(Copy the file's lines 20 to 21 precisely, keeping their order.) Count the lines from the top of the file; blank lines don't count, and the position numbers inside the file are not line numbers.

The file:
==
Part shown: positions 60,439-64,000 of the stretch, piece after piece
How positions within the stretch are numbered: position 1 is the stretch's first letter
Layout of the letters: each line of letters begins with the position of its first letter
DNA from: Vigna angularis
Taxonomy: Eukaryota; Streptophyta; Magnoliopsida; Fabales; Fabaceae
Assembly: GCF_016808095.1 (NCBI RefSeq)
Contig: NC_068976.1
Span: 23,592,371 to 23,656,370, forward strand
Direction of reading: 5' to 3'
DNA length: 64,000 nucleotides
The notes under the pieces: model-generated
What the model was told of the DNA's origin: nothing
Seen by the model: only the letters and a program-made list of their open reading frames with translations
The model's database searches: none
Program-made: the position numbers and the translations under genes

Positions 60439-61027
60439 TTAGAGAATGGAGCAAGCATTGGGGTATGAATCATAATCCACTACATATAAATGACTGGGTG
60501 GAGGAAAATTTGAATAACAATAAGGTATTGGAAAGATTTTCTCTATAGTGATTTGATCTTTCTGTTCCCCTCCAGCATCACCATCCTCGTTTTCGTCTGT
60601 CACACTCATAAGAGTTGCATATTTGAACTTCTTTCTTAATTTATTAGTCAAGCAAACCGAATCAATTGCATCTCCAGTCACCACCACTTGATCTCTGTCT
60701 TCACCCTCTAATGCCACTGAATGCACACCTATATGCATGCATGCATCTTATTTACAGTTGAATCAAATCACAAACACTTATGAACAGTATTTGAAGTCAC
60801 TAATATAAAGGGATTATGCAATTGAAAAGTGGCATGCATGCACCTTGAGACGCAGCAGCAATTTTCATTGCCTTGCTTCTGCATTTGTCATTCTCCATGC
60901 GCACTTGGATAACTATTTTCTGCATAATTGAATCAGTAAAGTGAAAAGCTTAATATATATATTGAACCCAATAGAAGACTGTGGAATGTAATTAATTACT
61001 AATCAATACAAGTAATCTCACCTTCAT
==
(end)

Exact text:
60701 TCACCCTCTAATGCCACTGAATGCACACCTATATGCATGCATGCATCTTATTTACAGTTGAATCAAATCACAAACACTTATGAACAGTATTTGAAGTCAC
60801 TAATATAAAGGGATTATGCAATTGAAAAGTGGCATGCATGCACCTTGAGACGCAGCAGCAATTTTCATTGCCTTGCTTCTGCATTTGTCATTCTCCATGC